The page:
Bicycles, roller blades and jump ropes replaced cars and SUVs as San Franciscans took advantage of the sunshine and the numerous activities offered at the city’s first “Sunday Streets,” an event to promote healthy, active living. From 9 am to 1 pm streets along the waterfront from Chinatown to Bayview were closed off to traffic. Along the route, participants could stop at various “pods” to participate in activities—from hula hooping and jumping rope at South Beach Park, to dance, yoga and Tai Chi in Ferry Plaza. AT&T Park opened its gates for participants to run the bases. Bike and Roll, a bike rental and tour company, provided free one-hour bike rentals. At South Beach Park, Shannon Morris, a volunteer with the Impala racing team explained one of the goals of Sunday Streets is to get people excited about being outside and push for healthy living. “I think it’s a great idea, anything to get people out, meeting new people, and being active,” Morris stated.
Sunday Streets is modeled after an event started in Bogotá, Colombia over 20 years ago. On Sundays and holidays, the city of Bogotá closes off its major streets for its Ciclovía, meaning bike path. The city also hosts different kinds of group exercise throughout Bogotá. Mayor Gavin Newsom learned about the event that has spread from Colombia to Asia, Europe, and to major US cities. In a letter from his office, Newsom stated Sunday Streets is part of the Shape Up San Francisco program, which promotes healthy living. “It will bring physical activity space to our neighborhoods on Sunday mornings, creating a route for thousands of local families, kids and adults to walk, jog, and bike, as well as participate in group exercise,” Newsom explained.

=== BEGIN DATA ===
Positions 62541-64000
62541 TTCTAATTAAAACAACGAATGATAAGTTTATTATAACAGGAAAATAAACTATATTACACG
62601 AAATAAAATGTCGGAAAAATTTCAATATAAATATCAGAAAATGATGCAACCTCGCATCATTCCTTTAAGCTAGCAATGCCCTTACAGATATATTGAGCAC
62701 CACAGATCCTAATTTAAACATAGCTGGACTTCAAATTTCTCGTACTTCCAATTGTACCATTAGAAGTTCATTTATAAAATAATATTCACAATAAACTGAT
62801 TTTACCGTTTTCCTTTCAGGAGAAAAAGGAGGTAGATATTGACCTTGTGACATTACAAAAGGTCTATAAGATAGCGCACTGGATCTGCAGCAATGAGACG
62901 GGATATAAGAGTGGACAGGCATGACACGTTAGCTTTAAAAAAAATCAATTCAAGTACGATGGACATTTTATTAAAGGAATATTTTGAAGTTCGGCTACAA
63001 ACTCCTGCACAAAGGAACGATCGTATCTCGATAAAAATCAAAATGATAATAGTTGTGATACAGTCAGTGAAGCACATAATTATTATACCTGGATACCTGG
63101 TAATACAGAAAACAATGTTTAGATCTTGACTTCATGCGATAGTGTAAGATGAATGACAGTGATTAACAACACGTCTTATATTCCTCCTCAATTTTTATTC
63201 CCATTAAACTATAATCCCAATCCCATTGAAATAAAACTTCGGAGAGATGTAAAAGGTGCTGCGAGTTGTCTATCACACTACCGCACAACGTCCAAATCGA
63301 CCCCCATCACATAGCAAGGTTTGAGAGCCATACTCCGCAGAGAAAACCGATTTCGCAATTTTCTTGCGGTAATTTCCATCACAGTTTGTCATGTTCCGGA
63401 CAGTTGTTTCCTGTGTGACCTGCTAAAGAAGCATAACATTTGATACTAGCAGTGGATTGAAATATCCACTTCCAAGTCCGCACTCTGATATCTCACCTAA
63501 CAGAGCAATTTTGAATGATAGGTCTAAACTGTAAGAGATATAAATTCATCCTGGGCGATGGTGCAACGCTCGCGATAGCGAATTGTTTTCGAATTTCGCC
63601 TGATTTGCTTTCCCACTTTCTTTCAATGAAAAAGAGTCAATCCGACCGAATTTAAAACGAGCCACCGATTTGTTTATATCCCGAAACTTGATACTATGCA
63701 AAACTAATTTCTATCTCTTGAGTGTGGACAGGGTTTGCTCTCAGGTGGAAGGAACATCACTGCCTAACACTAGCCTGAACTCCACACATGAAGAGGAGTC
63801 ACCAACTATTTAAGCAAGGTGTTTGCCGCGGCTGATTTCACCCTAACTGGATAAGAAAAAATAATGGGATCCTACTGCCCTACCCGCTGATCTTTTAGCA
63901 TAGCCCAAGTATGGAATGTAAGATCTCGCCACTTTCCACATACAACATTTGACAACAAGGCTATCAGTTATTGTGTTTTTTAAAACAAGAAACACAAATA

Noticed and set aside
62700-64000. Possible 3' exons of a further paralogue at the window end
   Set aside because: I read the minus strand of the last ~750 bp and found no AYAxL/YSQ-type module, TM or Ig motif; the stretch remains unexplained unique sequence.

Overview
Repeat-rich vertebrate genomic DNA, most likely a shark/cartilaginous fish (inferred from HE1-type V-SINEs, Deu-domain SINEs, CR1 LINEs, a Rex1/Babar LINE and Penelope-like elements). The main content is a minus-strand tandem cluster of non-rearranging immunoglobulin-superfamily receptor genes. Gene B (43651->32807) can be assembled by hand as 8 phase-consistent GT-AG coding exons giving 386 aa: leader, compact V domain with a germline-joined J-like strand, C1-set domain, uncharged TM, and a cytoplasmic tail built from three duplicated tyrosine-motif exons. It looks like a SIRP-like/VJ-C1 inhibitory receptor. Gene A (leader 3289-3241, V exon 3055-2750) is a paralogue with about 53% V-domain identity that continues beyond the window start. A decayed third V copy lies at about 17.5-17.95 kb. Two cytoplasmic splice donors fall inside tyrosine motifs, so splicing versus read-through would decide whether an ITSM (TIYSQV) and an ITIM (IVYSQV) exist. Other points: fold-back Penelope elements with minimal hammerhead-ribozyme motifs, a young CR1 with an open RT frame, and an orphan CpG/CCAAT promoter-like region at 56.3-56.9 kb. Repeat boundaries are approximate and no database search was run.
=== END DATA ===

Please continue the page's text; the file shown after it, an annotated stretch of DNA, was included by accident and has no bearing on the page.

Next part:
When asked if the Sunday Streets would become a weekly event, Bonnie Cassinelli of the San Francisco Recreation and Park Department said that cost would be a major issue in turning the event in a regular thing. Sunday Streets requires collaboration with many different city and private agencies, including the police and fire departments. Those who showed up for the event were enthusiastic. “I am absolutely delighted beyond imagination to live in a city where I can ride my bike to get around, especially in a time where gas prices are so high,” Kathryn Gordon, an event participant exclaimed. “Riding a bike forces you to slow your life down, become familiar with where you live and meet new people. Hopefully, this event will promote new ways for living,” Gordon said.
The city of San Francisco will be hosting another Sunday Streets on Sunday, September 14 from 9 am to 1pm.
For more information visit www.Sundaystreetssf.com.